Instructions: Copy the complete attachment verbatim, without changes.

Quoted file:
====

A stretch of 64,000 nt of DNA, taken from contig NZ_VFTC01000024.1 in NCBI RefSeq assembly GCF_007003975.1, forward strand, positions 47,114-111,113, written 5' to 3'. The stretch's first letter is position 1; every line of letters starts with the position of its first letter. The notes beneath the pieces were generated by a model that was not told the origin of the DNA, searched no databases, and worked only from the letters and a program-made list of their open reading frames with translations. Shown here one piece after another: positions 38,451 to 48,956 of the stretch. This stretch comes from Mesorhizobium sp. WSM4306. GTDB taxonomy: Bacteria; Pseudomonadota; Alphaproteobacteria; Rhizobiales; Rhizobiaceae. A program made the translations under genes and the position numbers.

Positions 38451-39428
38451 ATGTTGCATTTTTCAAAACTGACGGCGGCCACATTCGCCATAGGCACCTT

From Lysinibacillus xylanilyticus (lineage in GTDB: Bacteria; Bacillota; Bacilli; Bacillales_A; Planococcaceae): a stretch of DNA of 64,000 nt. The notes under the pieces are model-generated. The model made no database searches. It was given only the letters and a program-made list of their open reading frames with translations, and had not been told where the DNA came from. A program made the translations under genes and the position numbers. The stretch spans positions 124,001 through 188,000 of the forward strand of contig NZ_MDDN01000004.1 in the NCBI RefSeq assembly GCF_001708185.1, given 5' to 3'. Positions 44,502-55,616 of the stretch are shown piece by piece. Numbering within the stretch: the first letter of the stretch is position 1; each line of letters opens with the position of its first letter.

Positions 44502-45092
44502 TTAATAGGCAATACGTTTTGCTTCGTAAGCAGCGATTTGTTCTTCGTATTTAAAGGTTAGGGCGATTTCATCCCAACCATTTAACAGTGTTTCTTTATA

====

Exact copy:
A stretch of 64,000 nt of DNA, taken from contig NZ_VFTC01000024.1 in NCBI RefSeq assembly GCF_007003975.1, forward strand, positions 47,114-111,113, written 5' to 3'. The stretch's first letter is position 1; every line of letters starts with the position of its first letter. The notes beneath the pieces were generated by a model that was not told the origin of the DNA, searched no databases, and worked only from the letters and a program-made list of their open reading frames with translations. Shown here one piece after another: positions 38,451 to 48,956 of the stretch. This stretch comes from Mesorhizobium sp. WSM4306. GTDB taxonomy: Bacteria; Pseudomonadota; Alphaproteobacteria; Rhizobiales; Rhizobiaceae. A program made the translations under genes and the position numbers.

Positions 38451-39428
38451 ATGTTGCATTTTTCAAAACTGACGGCGGCCACATTCGCCATAGGCACCTT

From Lysinibacillus xylanilyticus (lineage in GTDB: Bacteria; Bacillota; Bacilli; Bacillales_A; Planococcaceae): a stretch of DNA of 64,000 nt. The notes under the pieces are model-generated. The model made no database searches. It was given only the letters and a program-made list of their open reading frames with translations, and had not been told where the DNA came from. A program made the translations under genes and the position numbers. The stretch spans positions 124,001 through 188,000 of the forward strand of contig NZ_MDDN01000004.1 in the NCBI RefSeq assembly GCF_001708185.1, given 5' to 3'. Positions 44,502-55,616 of the stretch are shown piece by piece. Numbering within the stretch: the first letter of the stretch is position 1; each line of letters opens with the position of its first letter.

Positions 44502-45092
44502 TTAATAGGCAATACGTTTTGCTTCGTAAGCAGCGATTTGTTCTTCGTATTTAAAGGTTAGGGCGATTTCATCCCAACCATTTAACAGTGTTTCTTTATA